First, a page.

*book sources Greg Becker: A Biography, Greg: The Life and Legend. Image from DaGTrain.com.nz. Thanks to Clint Eastwood for the tip.

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How to Speak New Zealand (because talking like a Kiwi is “sweet as”)

How to Speak "New Zillund"

(photo: MediaWorks Radio)

Jonah Lundberg

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Abroad in New Zealand: bungee jumping, skydiving, white water rafting, et cetera, and I end up writing THIS?

Gettin' my hobbit on with my pants all rolled up

I originally wrote “Beth” as a writing exercise that was intended to help “increase powers in sentence writing.” I decided to “go the extra mile” by using way too many conjunctions and absolutely no punctuation whatsoever (“polysyndeton”). This decision was inspired by passages in Cormac McCarthy’s All the Pretty Horses and many run-on sentences written by Ernest Hemingway. Thankfully, the astonishingly long 250-word sentence was capable of being cut into a poem format, and would ultimately become the poem that can be seen below.

“Beth” is based on my experience at Bethells Beach with the Boston University study abroad group in July 2010. I wanted to express the powerful and raw personality of New Zealand’s nature by describing the perfect example of a New Zealand beach. For us Americans, a typical beach is sunny, warm, and relaxing; in New Zealand, however, the typical beach is wild, unforgiving, desolate, colossal, stunning, beautiful, surreal, strong, spiritual, and absolutely mesmerizing. All these adjectives would never be able to describe what I actually wanted to express, so I – in a very “Romantic” mood – wrote this instead…

NOTE: “Beth” has since been published on BU Quad — Boston University’s independent online magazine — with a vocal recording performed by yours truly. Please feel free to check it out over on their website!

Beth

The wind whooshed downward like the massive broom tips of some giant maid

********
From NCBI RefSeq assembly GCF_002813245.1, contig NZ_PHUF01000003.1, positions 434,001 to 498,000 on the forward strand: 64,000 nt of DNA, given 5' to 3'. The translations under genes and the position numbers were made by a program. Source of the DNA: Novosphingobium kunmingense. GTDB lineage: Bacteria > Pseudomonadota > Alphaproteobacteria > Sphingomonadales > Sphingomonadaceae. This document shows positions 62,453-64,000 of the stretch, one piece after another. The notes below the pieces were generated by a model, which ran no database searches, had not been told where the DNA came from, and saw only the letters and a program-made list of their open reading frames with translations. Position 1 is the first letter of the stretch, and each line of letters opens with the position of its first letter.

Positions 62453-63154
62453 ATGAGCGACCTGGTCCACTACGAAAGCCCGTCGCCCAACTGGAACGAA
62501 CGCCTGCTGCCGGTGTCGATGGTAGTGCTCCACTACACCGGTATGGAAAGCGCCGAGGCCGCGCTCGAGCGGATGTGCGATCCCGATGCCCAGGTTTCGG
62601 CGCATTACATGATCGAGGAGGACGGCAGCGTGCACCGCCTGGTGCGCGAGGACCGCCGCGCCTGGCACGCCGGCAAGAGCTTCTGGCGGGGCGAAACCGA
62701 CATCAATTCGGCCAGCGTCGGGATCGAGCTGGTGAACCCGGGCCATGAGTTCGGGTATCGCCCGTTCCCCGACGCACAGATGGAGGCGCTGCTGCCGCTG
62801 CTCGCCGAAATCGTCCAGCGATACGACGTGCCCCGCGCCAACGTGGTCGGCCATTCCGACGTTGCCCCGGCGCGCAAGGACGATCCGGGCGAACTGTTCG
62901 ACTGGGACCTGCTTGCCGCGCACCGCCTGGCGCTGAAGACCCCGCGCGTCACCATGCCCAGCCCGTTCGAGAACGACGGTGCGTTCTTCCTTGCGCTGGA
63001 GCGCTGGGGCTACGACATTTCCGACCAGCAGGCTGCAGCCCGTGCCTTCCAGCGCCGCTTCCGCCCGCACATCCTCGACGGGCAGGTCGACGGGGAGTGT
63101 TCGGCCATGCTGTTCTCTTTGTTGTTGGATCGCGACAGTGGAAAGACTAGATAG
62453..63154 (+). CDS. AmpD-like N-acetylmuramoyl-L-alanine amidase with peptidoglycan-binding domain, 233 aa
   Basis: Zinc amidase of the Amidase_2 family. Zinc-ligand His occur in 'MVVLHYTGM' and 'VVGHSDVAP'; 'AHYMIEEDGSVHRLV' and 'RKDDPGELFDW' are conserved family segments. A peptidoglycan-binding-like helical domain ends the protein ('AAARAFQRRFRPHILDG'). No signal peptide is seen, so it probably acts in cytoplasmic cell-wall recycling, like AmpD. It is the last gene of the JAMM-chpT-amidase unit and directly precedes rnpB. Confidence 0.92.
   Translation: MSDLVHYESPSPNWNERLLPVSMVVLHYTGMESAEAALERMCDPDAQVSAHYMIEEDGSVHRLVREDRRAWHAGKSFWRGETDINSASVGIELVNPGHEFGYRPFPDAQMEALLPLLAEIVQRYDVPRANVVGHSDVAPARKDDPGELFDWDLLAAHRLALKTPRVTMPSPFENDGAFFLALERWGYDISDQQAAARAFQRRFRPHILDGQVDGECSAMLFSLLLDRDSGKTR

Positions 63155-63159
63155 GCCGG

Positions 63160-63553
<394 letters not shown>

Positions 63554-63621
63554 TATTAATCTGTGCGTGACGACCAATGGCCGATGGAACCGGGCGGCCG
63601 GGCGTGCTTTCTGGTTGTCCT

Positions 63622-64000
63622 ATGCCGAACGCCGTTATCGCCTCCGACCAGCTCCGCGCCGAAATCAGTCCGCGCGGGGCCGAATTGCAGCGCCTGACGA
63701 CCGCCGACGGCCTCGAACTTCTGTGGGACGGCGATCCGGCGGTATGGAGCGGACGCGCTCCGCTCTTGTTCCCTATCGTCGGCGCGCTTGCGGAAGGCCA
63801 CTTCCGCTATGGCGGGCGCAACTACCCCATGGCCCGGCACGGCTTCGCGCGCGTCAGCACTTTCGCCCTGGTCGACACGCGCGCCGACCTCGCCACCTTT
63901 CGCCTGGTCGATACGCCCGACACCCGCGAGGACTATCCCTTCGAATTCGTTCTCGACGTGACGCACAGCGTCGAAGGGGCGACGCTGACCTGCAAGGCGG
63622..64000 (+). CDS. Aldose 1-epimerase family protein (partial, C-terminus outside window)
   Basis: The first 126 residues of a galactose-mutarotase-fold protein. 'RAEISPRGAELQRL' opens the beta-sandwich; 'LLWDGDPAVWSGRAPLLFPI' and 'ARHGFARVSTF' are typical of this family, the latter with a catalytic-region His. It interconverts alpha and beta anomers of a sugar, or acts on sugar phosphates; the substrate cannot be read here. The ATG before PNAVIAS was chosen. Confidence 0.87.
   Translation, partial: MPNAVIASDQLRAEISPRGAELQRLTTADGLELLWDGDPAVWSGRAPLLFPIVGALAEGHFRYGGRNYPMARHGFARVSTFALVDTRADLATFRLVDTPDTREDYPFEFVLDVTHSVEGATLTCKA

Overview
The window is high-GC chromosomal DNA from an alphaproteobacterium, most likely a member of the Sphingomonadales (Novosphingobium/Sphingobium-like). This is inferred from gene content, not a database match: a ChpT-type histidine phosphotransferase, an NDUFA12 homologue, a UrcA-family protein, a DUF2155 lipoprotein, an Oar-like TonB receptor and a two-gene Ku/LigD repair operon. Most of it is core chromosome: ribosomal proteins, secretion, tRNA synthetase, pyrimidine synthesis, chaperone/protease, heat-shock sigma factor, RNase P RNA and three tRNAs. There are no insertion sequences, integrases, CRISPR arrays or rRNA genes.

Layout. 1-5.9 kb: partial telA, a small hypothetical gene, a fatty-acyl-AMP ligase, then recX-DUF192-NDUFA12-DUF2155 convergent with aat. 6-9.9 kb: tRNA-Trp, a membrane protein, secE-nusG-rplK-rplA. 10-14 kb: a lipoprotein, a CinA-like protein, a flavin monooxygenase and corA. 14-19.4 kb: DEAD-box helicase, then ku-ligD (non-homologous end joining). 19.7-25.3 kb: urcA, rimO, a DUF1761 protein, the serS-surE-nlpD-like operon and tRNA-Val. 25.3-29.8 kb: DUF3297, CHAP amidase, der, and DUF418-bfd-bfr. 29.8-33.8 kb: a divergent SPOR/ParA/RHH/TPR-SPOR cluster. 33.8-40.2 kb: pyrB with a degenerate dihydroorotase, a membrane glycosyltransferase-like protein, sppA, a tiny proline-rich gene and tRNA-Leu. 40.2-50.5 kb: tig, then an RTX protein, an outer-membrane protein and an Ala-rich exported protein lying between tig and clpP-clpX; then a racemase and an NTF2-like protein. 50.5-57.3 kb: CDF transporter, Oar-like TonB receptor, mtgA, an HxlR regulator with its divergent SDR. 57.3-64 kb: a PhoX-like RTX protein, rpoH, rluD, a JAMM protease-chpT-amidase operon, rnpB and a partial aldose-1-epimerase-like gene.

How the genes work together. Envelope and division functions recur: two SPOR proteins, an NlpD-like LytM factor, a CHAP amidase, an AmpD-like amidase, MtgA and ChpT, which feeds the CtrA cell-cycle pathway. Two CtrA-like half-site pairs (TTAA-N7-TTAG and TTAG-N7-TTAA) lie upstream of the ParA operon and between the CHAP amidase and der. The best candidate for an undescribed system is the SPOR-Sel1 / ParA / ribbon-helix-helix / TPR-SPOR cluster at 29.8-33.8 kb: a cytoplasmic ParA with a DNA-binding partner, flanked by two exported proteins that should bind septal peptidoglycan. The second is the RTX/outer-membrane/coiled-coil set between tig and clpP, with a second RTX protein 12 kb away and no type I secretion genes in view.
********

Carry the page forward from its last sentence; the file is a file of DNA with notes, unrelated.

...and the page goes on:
Frantically sweeping the dirty mist under the old rug of grey clouds looming
Above the sound of a frothing sea far off in the distance.
 
And the filthy top-layer of dusty black sand came to life,
Slowly tumbling over itself and tumbling over and over,
Nervously popping upwards in higher and higher bounces
Like fleas collectively taking flight like an albatross:
Scraping along the oceantop then gliding through a trough
Then skimming a peak
Then gliding again
Then skimming again
Then gliding again
Until finally cupping a generous gust of wind only to be its captive
And forced to soar wherever it wanted to blow.
 
And it blew
Toward the lone figure
Hunched under the abandoned lifeguard tower like a penguin in a blizzard waiting for it to pass,
And the wood wept its saturated tears upon his hair as he gazed out
At the calamitous beauty of the place that
Reviled his presence and
Wished him gone
To no avail
Before succumbing to his patience and painting the faint brushstrokes of a rainbow descending
From the clouds to let spears of sunlight
Pierce the ground and
Halt the wind and
Pin the sand.
 
And the man walked out
To where the ocean reached toward him and stretched like taffy
To create a mirror that reflected the clearing sky above,
And he walked atop the mirror towards the foamy wall
Of where the ocean peaked and tumbled and thrashed down upon itself
 
And then he stood
Where its powerful hands pulled his heels like a desperate lover
Beckoning him
To join her out far beyond where his eyes could see.
 

Jonah Lundberg